Side note: What’s up with Caleb’s Phoenix Coyotes jersey?! Yes, we live in Vancouver, Canada, but Daddy is a Winnipeg Jets/Phoenix Coyotes fan.

Caleb is going to be a big brother

Posted January 6, 2012 by elaine
Categories: blepharophimosis, medical genetics

Happy New Year from Caleb (30 months old)

Yes, we’re expecting another little one in our house in July 2012!

A few people have asked us if we’re concerned that our 3rd child will have blepharophimosis. Blepharophimosis is a genetic disorder, however, in Caleb’s case, it appears to be a de novo mutation, meaning a new mutation that was not passed along from a parent. There is no family history and therefore have no scientific basis to expect another child with the same disorder. But, having a child with a random genetic mutation does make you realize that it’s a miracle that any of us are born healthy. By the grace of God our new little one will be born without any difficulties.

Caleb is a chatterbox these days, sometimes going on with a commentary about everyone and everything that he sees!

In late November he gave us a bit of scare with a sudden onset fever followed by a febrile seizure. We had to call 9-1-1 because he was unconscious for some time. At one point was an interesting discussion with the paramedics about whether Caleb was conscious. Because of small eyes, they had some difficulty opening them to check if his pupils were responsive to light.

Caleb has his next check up with the pediatric ophthalmologist at Children’s Hospital at the end of January.

optometrist promo

Posted July 30, 2011 by elaine
Categories: blepharophimosis, glasses, visual development

I haven’t written in awhile, but there hasn’t been much on the blepharophimosis front to update on. Caleb is developing well and, in fact, seems to have had less gooey eyes in the past month or so. After dismal weather through June and July on the West Coast, summer has finally made an appearance. Since hubby B is a school teacher, we get to spend the summer with him… bike rides, beach, water park, playground, yay!

Since there is not much to update on Caleb, this post is really actually a blatant push for parents to have their children’s eyes checked regularly. Infants as young as six months old can have regular eye exams to “identify and address problems early and safeguard children’s vision as they grow” (BC Association of Optometrists). I am often asked how Caleb’s glasses prescription was determined when he was so young (“He didn’t know his letters at 13 months, did he?”) and how they knew he was farsighted. Babies are not too young to be assessed for things such as nearsightedness, farsightedness, astigmatism, colour perception, lazy eye, crossed-eyes, eye co-ordination, depth perception and focusing ability.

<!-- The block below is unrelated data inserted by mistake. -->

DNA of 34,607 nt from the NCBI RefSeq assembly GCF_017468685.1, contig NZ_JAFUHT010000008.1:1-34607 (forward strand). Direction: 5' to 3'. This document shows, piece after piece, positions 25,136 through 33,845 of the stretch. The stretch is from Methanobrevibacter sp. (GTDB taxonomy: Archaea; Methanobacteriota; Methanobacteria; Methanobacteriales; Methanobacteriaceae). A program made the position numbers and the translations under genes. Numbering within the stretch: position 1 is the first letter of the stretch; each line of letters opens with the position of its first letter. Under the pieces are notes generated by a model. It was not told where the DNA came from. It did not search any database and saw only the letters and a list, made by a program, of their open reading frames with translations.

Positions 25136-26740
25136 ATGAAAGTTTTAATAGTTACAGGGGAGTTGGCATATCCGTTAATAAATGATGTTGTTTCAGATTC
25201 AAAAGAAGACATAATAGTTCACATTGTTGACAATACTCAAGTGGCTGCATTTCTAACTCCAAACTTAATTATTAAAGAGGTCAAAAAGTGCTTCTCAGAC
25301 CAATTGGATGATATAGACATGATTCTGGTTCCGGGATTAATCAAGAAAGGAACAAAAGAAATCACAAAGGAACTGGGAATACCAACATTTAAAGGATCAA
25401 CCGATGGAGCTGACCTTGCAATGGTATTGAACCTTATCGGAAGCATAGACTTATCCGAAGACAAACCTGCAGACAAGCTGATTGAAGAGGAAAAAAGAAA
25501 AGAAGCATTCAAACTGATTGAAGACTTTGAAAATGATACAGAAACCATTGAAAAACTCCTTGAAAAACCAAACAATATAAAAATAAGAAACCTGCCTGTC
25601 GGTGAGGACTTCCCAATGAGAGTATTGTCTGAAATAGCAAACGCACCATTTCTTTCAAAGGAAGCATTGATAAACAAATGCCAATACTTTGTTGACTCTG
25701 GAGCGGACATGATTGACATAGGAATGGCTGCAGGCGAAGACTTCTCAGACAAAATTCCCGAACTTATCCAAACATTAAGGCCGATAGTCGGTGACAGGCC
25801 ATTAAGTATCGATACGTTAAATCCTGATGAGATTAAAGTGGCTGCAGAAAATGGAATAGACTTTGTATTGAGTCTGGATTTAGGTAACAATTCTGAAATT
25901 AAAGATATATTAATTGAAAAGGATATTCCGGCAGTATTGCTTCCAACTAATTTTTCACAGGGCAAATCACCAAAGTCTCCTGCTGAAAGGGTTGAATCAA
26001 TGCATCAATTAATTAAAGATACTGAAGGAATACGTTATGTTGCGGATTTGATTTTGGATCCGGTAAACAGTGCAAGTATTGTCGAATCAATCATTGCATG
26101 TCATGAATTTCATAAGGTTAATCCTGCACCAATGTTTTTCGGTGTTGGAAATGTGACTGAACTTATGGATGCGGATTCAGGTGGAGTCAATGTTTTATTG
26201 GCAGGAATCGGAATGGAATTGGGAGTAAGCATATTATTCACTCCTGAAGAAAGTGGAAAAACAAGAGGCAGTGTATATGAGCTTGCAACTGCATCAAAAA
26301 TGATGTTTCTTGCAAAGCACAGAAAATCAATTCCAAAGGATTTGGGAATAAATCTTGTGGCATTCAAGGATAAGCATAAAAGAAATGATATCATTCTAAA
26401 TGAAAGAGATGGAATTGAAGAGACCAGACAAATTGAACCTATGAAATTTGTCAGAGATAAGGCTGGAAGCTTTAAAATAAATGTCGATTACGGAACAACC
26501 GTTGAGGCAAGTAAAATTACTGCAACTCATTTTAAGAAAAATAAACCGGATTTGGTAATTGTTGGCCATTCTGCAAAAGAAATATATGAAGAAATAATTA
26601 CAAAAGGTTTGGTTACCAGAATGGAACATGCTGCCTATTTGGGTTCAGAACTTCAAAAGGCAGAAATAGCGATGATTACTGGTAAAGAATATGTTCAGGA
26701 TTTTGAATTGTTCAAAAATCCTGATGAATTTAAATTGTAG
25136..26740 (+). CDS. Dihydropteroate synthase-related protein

Through the Medical Services Plan in British Columbia, Canada, children age 0 to 18 years qualify for one full eye exam each year. There are also benefits for low-income families. I urge parents to have their children’s eyes examined.

Caleb is two!

Posted June 20, 2011 by elaine
Categories: Uncategorized

I’m a week late, but it has been a busy week!

Happy 2nd Birthday, Caleb!

We had a construction-themed party!

reminder

Posted May 27, 2011 by elaine
Categories: blepharophimosis, glasses

I was reminded how small Caleb’s eyes are over the past day as he has been without his glasses. We had to drop them off yesterday so new lenses could be put in; we were supposed to pick them up today, but didn’t receive a call from the optician. He looks so different without his glasses on and seeing him like this makes think more about things such as, “Can he see well enough?” And the doer personality in me wonders, “Should we be doing anything else to help him?” But somehow our adaptable little guy just carried on with his day. I have to trust that the specialists know what they are doing.

We got a lot more questions and double takes while Caleb has been without his glasses; people usually see his glasses and don’t really notice his small eyes. Got a couple of questions about whether or not he’ll learn to open his eyes more and the typical, whether or not he can see.

Side note: I guess we must shop at the produce store a lot… even the cashier asked what happened to Caleb’s glasses! 🙂